by Morton D. Rosenbaum | July 01, 2004

Inside an Echelon Events tent
Inside scoop:
Some dramatic tentwork from
Echelon Events Inc.

What’s the peg for a story on tents? The consensus of a number of savvy planners can be summed up in one word: novelty. “Tents are amazing,” enthuses Ria Bruns, president of Classic Tents & Events, an Atlanta-based supplier. “There’s really nothing like them.”
     Indeed, along with their unique versatility, tents can lend a breezy, earthy elegance to any event that few ballrooms can replicate. But tents also can cause quite a flap for the uninitiated planner, who might have to scramble to keep an event from collapsing sometimes literally.
     “Tent events do put you through the ringer,” confides Gregory G. Sullivan, owner and special events producer of Boston-based Echelon Events Inc. “There are about five times as many hoops you have to jump through.”
     M&C canvassed planners and suppliers alike for tips on getting through every step of the process of tenting an event, from site selection to cleanup.

Go with the experts
The one piece of advice planners and suppliers are most emphatic about is to choose a tent rental company carefully. “These people will be your greatest supporters in the days leading up to and including the event,” Bruns notes. “They need to be the most reliable workers out there. We’ve seen situations where the company shows up late, and everything’s fairly close to ruined. The tent has got to be there when it’s supposed to be because, unlike with a ballroom event, you can’t even begin to set anything up until the tent’s erected.”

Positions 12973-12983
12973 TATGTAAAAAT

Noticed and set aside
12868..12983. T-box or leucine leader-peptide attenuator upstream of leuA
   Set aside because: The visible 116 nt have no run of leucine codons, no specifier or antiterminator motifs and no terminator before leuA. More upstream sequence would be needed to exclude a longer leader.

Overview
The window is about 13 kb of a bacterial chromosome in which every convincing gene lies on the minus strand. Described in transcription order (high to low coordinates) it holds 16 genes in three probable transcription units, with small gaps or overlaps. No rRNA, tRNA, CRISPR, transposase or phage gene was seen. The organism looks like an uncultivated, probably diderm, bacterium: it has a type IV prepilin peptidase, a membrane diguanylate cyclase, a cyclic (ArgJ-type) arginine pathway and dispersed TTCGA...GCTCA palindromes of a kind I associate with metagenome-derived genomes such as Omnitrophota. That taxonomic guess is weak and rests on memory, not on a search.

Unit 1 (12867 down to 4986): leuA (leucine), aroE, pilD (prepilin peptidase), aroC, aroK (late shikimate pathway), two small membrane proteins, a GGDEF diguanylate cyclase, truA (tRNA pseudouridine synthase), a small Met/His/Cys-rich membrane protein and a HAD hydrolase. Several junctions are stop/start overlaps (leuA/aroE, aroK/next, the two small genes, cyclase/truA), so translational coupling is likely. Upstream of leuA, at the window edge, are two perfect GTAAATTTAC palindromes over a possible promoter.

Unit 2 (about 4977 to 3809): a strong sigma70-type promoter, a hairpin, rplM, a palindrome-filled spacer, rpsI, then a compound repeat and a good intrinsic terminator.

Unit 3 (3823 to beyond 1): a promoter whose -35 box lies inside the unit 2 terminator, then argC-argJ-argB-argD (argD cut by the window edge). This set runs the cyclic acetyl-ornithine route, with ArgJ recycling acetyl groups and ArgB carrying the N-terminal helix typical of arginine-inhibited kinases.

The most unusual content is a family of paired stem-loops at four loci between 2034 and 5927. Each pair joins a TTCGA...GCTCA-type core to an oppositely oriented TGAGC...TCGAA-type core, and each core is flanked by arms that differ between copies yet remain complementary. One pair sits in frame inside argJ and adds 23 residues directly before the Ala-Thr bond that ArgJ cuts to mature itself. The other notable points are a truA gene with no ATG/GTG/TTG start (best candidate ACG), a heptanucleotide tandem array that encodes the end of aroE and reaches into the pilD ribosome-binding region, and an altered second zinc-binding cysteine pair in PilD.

Bruns and others say the safest bet is to rent from members of a professional organization, such as the American Rental Association (800-334-2177; or the International Special Events Society (800-688-4737;

Watch the weather
While the wonders of climate-control technology have made comfortable tenting possible almost year-round, there are some weather conditions to beware.
     Heavy wind and rain remain undefeated bullies in the tent arena. Rain can act as a particularly wet blanket at an outdoor event. “You can position a tent’s gutters to whisk away the water,” says Gregory G. Sullivan, owner and producer of Boston-based Echelon Events Inc., “but eventually water will settle in the lowest spot, which can very possibly be inside your tent.”
      It’s a good idea to stay away from areas and/or seasons notorious for their rainstorms. Several planners and suppliers offer the hard advice of booking a back-up indoor venue, no matter when and where the event is held. It can be costly, certainly, but so can the fallout when an event has no dry place to go.